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The Scene

In New York, More Bodies, Months of Work Ahead

World Trade Center site
Workers in a crane bucket use torches to cut away pieces of the last remaining standing portions of the facade of the wreckage of the World Trade Center towers.
Photo: Reuters/Mike Segar

October 2001 -- Nearly a month after the deadly terrorist attacks, there are real signs that Americans are going about their lives as close to normal as possible -- but it's also clear that some things will never be the same again.

It's expected to take months to clear away the tons of rubble at the World Trade Center site. Scenes like this one Oct. 5 are all too common: Workers saluted as another body was removed from the World Trade Center rubble. The body was covered with an American flag as a half-dozen firefighters removed a stretcher from what used to be the north tower of the complex.

A Pew Research Center for the People and the Press poll released Oct. 5 finds Americans are slowly recovering from the shock of the terrorist attacks, and at least 40 percent say they are depressed. A full quarter of those surveyed say they are having trouble concentrating at work. And three out of four of those surveyed worry that the attacks against U.S. targets are not over.

Dead or missing as of Oct. 5:

• New York City -- 4,986 missing, 380 confirmed dead.

Includes those on hijacked planes: American Flight 11 with 92, United Flight 175 with 65.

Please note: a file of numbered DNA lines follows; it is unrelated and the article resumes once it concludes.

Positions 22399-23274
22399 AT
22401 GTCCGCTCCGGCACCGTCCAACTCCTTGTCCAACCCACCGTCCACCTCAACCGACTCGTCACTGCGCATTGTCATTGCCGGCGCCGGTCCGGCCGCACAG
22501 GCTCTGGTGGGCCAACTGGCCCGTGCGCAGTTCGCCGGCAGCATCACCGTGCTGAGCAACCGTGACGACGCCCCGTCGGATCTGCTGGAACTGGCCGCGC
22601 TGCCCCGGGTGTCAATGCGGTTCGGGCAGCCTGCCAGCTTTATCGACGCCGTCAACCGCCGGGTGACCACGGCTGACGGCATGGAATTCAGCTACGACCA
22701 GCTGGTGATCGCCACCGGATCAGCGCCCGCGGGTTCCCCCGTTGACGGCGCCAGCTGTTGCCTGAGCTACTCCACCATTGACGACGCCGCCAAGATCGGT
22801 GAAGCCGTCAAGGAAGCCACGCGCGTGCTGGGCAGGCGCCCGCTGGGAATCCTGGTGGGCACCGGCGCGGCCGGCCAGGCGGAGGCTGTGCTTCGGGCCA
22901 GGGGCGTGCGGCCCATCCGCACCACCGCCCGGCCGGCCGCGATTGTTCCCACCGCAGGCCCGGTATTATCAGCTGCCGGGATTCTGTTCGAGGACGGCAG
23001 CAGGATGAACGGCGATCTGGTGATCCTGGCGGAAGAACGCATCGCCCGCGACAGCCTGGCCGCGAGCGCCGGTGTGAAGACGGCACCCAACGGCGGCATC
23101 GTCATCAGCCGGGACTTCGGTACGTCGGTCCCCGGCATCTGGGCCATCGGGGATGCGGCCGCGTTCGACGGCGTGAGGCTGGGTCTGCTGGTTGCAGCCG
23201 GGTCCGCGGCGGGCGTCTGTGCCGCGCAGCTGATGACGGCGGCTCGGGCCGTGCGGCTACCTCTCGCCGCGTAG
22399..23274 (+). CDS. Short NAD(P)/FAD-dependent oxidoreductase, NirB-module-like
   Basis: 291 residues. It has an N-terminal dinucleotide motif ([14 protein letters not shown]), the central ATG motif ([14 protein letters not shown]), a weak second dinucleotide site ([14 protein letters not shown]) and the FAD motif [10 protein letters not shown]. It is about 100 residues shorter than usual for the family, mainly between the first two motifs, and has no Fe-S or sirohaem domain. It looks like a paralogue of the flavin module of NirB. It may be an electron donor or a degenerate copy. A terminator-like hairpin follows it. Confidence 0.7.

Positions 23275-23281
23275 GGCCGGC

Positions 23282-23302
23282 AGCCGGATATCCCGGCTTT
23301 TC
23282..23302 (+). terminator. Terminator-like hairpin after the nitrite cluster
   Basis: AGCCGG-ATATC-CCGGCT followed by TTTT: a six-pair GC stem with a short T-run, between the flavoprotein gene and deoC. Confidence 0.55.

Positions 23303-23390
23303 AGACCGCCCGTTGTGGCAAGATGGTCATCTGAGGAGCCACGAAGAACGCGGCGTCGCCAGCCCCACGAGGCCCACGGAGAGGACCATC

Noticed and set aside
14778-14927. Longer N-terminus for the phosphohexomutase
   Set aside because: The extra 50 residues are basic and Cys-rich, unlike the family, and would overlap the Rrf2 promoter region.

• Washington, D.C. -- 189 believed killed.

Includes those on hijacked planes: American Flight 77 with 64.

• Pennsylvania -- United Flight 93, 44 killed

New York City officials hired people to make sure corruption doesn't disrupt recovery efforts at the World Trade Center. Monitors will track equipment and personnel -- an effort a city commissioner says is to protect against "organized crime or any other insidious interests." Amazingly, there are still "hot spots" in the rubble and workers continue to spray water on smoldering debris as they dig for bodies.

On the other side of the globe, relief efforts are underway to mitigate the huge humanitarian crisis sparked by the continuing exodus from Afghanistan. The World Food Program began transporting the first of thousands of tons of desperately needed grain into Afghanistan. Much of the food aid will be shipped from cities on the Pakistani border, and the United States could begin air drops of ready-to-eat meals near refugee camps. Afghanistan is also suffering from four years of drought.

Read about efforts to rebuild St. Nicholas Greek Orthodox Church, which was destroyed when the World Trade Center towers collapsed.

Read about the Trade Center's tenants.

See the tenant list of North Tower and South Tower
of the World Trade Center Complex.

Learn the history of the World Trade Center.

Learn the history of the Pentagon.